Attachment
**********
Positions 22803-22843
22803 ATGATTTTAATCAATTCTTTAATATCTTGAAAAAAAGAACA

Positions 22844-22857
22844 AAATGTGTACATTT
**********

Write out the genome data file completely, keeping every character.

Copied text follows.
Positions 22803-22843
22803 ATGATTTTAATCAATTCTTTAATATCTTGAAAAAAAGAACA

Positions 22844-22857
22844 AAATGTGTACATTT